What kind of homes did they live in? The Seminole people originally lived in log cabins in North Florida, but when they were forced to move to the swampy lands of Southern Florida they lived in homes called chickees. A chickee had a raised floor, a thatched roof supported by wooden posts, and open sides.
The Seminole people lived in houses called chickees. Seminole chickees were made of wood and plaster, and the roofs were thatched with palmetto fiber. Here are some pictures of chickees like the ones Seminole Indians used.
“Chickee” is the word Seminoles use for “house.” The first Seminoles to live in North Florida are known to have constructed log cabin-type homes, some two stories tall, with sleeping quarters upstairs.
The Calusa lived on the coast and along the inner waterways. They built their homes on stilts and wove Palmetto leaves to fashion roofs, but they didn’t construct any walls. The Calusa Indians did not farm like the other Indian tribes in Florida.
The Chickee stilt house was constructed from cypress logs used a posts to support a raised open-sided floor and a thatched roof. The thatch was weaved from palmetto palm leaves held in place with vines or thin ropes (cordage).
A wigwam is a domed or cone-shaped house that was historically used by Indigenous peoples. Today, wigwams are used for cultural functions and ceremonial purposes. (See also Architectural History of Indigenous Peoples in Canada.) A wigwam is a domed or cone-shaped house that was historically used by Indigenous peoples.
After surviving the first half of the 20th century through agriculture and by selling crafts, individuals saw that organizing as a constitutional form of government would be a positive step. The Seminole tribe improved their independence by adopting a constitutional form of government.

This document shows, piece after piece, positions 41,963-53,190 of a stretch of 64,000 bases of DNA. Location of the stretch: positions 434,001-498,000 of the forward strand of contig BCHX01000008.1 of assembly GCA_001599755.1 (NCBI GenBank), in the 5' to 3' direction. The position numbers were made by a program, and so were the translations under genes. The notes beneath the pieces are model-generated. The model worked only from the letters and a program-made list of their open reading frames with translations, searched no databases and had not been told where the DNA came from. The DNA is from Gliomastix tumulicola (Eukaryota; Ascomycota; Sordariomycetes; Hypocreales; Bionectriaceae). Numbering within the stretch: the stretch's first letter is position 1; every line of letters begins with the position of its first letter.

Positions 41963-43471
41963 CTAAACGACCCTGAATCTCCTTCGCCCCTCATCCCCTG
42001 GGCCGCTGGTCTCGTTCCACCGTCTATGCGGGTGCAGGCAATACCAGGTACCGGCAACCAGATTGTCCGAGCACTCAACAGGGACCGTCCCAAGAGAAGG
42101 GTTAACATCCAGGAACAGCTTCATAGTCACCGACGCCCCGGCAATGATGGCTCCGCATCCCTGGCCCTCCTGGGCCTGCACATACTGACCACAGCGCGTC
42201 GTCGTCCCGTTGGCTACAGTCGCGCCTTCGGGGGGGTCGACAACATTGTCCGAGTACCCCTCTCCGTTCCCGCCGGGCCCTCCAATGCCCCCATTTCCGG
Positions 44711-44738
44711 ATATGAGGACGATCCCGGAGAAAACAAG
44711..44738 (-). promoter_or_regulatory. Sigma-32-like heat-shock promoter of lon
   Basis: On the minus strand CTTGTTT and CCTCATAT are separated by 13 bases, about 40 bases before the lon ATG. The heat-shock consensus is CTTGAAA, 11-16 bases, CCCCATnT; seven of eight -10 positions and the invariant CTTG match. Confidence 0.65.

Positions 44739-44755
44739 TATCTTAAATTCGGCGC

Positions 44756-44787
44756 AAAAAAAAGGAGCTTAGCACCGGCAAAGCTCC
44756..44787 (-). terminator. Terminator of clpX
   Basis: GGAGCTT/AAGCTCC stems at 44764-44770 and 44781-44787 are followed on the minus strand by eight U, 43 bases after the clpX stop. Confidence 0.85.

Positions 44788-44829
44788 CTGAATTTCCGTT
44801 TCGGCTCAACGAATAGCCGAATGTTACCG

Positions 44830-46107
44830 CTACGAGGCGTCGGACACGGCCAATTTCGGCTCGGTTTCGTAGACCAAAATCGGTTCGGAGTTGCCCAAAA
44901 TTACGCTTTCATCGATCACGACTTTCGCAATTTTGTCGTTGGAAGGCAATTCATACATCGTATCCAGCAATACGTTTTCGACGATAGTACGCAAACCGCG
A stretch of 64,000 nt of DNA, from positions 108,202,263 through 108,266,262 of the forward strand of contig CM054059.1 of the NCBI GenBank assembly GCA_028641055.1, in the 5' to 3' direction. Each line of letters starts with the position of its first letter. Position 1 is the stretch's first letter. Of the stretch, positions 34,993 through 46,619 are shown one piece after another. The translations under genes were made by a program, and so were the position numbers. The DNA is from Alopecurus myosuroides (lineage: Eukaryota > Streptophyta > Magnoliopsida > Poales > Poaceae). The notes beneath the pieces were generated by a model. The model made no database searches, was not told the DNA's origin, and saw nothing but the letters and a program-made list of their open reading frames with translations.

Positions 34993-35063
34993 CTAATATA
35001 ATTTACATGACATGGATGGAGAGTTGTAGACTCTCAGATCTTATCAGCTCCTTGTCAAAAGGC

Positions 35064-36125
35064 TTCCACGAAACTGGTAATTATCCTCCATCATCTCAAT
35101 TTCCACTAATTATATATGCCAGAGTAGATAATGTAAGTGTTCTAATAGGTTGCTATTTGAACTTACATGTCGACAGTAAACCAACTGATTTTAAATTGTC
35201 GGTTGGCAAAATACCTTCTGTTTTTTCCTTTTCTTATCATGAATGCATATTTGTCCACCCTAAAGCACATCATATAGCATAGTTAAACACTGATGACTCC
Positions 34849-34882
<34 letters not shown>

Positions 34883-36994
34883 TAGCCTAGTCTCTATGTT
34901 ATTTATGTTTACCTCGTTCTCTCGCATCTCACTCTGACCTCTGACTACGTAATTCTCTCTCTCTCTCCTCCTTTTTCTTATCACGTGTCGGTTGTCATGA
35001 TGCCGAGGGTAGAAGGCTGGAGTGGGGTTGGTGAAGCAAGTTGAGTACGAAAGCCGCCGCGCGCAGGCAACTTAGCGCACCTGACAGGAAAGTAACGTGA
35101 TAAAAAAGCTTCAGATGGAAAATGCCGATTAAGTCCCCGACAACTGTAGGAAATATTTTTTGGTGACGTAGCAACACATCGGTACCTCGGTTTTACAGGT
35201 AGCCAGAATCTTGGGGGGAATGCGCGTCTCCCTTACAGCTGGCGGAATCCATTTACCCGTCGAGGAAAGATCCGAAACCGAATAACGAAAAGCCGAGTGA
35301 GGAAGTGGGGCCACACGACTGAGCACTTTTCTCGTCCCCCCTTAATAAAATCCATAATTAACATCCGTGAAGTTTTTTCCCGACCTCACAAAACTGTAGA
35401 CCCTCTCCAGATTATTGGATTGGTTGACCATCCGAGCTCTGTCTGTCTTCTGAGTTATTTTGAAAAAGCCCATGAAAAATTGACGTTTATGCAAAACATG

In the Southwest, a pueblo is a settlement that has houses made of stone, adobe, and wood. The houses have flat roofs and can be one or more stories tall. Pueblo people have lived in this style of building for more than 1,000 years.
The Native American tribes from Eastern Woodlands and Great Plains such as Arikara, Hidatsa, and Mandan built semi-subterranean structures known as earth lodges. Earth lodges are circular in construction and covered with earth, either completely or partially.
Seminole tribes generally follow Christianity, both Protestantism and Roman Catholicism. They also observe their traditional Native religion, which is expressed through the stomp dance and the Green Corn Ceremony held at their ceremonial grounds. Indigenous peoples have practiced Green Corn rituals for centuries.
Stilt houses (also called pile dwellings or lake dwellings) are houses raised on stilts (or piles) over the surface of the soil or a body of water. Stilt houses are built primarily as a protection against flooding; they also keep out vermin.
The chickee was adopted by Seminoles as an easily erected, disposable shelter that allowed them to move camp frequently and easily when pursued by U.S. troops. Each chickee had its own purpose—cooking, sleeping, and eating—and together they were organized within a camp-type community.
Stilt houses are those houses which are raised over a surface or mainly water. These type of houses are primarily used as protection against flood.
The large houses varied in size and ranged from 20 to 60 feet wide and from 50 to 150 feet long. The men split slabs from the straight-grained red cedar trees and stripped off the branches. The strong log framework of the Plank House usually consisted of 8 main posts that were peg-joined to 4-6 roof beams.
Seminole families slept in their chickee at night. Their beds of hides or blankets were called “comfortables”. Comfortables were rolled up and hung from the rafters during the day.